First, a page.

Added Apr 29, 2011
Vintage Vogue 8728, Original 1946 Design; MISSES’ DRESS AND BELT: Dress has shoulder pads and side snap or zipper closing. The bodice and waist seams use lapped seams and topstitching for their construction. The skirt is a basic dirndl.
The instructions are very easy to follow. I am especially intrigued with the tear away interfacing used to gather up the front neckline before binding that edge with self-fabric bias binding. I have never come across this technique before, but I like it!
I love the 1946 design elements, however . . .
Be aware, the neckline on this frock is extremely wide. And the addition of the shoulder pad weight only makes this worse. I ended up adding lingerie straps, not to keep my bra from showing, but to keep the neckline in place!
I am not thrilled with the gathered bodice. The center front under-bodice seam is a bit low, and makes the bust stick out quite a bit. If I was to make this up again, I would take out a bit of the upper bodice width so less gathering is necessary.
I added my standard 3/4" to the torso length.
The way the pattern is drafted, the back armhole opening is longer than the front opening. I cannot decide if they did this on purpose or not.
Because the smallest buckle kit I had was for 1.25" belt, I cut my belt a smidge larger than the pattern. When working with buckle and button kits, I always fuse interfacing to my fabric so that the metal of the buckle/button form does not show through and cause the fabric to look shiny. I also find that this cuts down on the amount of fraying while you manipulate your fabric over the form. Before I cover the buckle with my fabric, I dot a bit of fraycheck at the cut corners (just be careful that the chemical does not stain your fabric – it probably will with a shiny solid colored satin, for instance.)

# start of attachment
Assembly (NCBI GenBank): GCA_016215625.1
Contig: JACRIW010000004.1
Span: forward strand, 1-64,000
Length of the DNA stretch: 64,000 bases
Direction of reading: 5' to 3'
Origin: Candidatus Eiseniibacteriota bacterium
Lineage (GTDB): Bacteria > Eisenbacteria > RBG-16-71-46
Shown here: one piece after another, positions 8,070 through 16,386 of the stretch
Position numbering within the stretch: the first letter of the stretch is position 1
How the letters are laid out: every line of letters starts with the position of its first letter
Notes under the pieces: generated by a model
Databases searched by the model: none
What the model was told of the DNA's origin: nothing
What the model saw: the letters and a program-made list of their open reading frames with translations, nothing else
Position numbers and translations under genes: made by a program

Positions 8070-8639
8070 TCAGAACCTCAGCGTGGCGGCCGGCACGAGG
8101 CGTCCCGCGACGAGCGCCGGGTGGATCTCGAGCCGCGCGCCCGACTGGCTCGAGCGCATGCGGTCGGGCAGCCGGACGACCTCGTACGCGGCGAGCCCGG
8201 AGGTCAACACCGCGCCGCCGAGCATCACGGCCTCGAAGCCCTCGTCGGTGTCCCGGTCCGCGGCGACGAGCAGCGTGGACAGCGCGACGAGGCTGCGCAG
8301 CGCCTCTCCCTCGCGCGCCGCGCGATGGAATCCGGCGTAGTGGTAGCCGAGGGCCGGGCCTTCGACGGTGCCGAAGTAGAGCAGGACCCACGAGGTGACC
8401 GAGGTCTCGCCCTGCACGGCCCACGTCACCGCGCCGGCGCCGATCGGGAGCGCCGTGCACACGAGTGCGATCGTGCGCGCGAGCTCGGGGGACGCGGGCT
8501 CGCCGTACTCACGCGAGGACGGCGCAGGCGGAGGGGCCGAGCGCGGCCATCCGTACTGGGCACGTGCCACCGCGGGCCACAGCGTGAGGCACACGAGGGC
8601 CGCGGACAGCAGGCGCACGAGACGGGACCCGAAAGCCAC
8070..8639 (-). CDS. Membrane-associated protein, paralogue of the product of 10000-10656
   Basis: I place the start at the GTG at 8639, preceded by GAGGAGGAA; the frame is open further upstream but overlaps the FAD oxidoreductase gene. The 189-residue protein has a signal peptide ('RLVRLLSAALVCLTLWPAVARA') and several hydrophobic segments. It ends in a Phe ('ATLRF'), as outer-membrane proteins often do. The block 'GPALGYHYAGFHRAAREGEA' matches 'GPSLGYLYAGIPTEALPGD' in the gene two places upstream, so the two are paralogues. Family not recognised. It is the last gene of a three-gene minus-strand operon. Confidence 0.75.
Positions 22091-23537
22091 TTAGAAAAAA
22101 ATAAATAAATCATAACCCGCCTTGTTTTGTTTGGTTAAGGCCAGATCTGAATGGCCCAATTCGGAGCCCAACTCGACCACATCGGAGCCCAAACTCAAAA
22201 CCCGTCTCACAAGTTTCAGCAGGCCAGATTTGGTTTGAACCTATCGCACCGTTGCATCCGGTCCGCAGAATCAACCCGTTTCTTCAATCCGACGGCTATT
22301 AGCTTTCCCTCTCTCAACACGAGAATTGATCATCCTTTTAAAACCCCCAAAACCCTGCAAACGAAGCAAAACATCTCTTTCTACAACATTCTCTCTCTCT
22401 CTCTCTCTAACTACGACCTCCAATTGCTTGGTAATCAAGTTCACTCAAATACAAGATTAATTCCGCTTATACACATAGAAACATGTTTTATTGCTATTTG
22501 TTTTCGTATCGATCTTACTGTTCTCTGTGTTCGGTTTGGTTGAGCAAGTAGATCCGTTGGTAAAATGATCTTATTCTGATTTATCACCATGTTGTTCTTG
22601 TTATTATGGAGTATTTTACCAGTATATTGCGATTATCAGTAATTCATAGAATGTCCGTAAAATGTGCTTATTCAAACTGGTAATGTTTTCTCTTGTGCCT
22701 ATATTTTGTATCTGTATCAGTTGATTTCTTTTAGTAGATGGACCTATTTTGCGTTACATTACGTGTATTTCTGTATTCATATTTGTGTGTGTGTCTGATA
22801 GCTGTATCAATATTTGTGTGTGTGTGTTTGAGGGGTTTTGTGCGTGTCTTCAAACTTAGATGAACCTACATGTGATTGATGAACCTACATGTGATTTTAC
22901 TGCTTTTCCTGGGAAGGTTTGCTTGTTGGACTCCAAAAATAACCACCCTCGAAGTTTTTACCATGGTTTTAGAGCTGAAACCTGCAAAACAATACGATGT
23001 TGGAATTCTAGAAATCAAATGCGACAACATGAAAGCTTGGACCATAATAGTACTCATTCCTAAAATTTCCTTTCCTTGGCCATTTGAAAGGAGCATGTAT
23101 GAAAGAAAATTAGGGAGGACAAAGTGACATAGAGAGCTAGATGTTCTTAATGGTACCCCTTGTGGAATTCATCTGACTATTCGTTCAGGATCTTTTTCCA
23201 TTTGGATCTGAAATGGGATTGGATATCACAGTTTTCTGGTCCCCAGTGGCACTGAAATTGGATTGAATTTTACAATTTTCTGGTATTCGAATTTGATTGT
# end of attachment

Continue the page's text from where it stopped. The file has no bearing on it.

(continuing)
The pattern gives you the option of using a side snap closure or a zipper – I decided on an invisible zipper. I always like to use a longer length zipper than suggested for a side zipper and insert it as close to the armhole as possible to make the dress easier to get on.
I also bound all of the raw seams.
This is not my favorite Vintage Vogue pattern, but it is definitely a wearable dress. The fabric screams “Spring!” to me, so I had to cut into it in honor of the lovely weather we are currently enjoying in CA.
More information about the sweater pattern may be found over at http://www.ravelry.com/projects/Lpederse/a-new-design-in-cable-stitch
It is one of the V&A Museum’s free vintage knitting patterns!
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